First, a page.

The Armenian Genocide, 1915

In the early 20th century, the Ottoman Empire stretched across three continents. It was largely an agricultural society, the Sultan’s reign was far from absolute and in some remote regions local rulers enjoyed a comparatively large degree of autonomy. At the height of its power the empire counted  29 provinces, each subdivided into towns and cities, districts and villages.

Ottoman society included a huge diversity of ethnic and religious groups, who based their identity largely on their religious convictions: people were viewed first and foremost as Muslim, Jew or Christian.

The Ottoman Armenians formed a mixed community: a rich Armenian trader in Istanbul may have spoken several languages and travelled abroad frequently, whereas a poor Armenian peasant from one of the villages in Eastern Anatolia may only have spoken Armenian and barely travelled at all.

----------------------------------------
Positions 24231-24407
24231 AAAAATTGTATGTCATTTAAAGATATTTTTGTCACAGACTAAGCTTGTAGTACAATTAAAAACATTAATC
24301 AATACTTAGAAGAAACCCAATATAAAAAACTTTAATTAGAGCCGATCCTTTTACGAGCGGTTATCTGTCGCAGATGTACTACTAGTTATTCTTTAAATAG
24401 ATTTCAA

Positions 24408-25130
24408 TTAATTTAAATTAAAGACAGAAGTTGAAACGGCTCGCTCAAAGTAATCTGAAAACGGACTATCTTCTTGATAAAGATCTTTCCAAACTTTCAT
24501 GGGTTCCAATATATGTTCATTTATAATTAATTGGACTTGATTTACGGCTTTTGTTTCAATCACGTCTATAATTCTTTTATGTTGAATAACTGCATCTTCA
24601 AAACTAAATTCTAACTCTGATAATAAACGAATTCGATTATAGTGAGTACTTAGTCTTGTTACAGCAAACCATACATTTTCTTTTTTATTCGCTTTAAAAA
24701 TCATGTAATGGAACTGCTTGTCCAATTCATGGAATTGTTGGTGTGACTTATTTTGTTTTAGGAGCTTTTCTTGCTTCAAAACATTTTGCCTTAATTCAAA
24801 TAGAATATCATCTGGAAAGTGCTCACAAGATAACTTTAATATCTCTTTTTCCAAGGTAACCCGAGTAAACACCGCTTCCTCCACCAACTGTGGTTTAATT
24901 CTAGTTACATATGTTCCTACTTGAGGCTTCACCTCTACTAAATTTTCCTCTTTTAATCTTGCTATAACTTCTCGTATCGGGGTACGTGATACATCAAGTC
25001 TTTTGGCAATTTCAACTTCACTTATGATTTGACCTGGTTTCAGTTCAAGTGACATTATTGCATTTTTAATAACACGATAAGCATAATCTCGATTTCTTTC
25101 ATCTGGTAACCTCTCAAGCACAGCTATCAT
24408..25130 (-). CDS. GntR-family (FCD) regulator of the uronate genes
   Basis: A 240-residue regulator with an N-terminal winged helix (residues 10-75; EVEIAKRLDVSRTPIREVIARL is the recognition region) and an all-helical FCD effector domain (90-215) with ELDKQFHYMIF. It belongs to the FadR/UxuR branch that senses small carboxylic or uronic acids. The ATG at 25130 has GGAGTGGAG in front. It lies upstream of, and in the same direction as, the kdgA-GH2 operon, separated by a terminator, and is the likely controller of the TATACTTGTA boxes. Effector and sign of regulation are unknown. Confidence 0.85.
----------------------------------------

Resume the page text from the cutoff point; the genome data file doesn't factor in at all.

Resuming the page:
Most Armenians were Apostolic Christians, although in some cities they were Protestant or Catholic. Armenians lived mainly in the eastern provinces, in a huge area stretching from Sivas in the west to Van in the east, and from Trabzon in the north to Aleppo in the south. Here they lived side by side with Kurds, Turks, Arabs and others.

Just before the First World War around two million Christian Armenians were living in the Ottoman Empire. In the spring of 1915, the Ottoman government initiated measures which signalled the start of the persecution of the Armenians in the Ottoman Empire.

By the end of the First World War only a fraction of the pre-war Armenian community was left in the region and today there are hardly any Armenians in the Anatolian interior. These bare facts sum up the complex history of the Armenian genocide in a nutshell.

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Armenian looking at the human remains at Der el-Zor, 1916
Deportation of Armenians on the Baghdad railway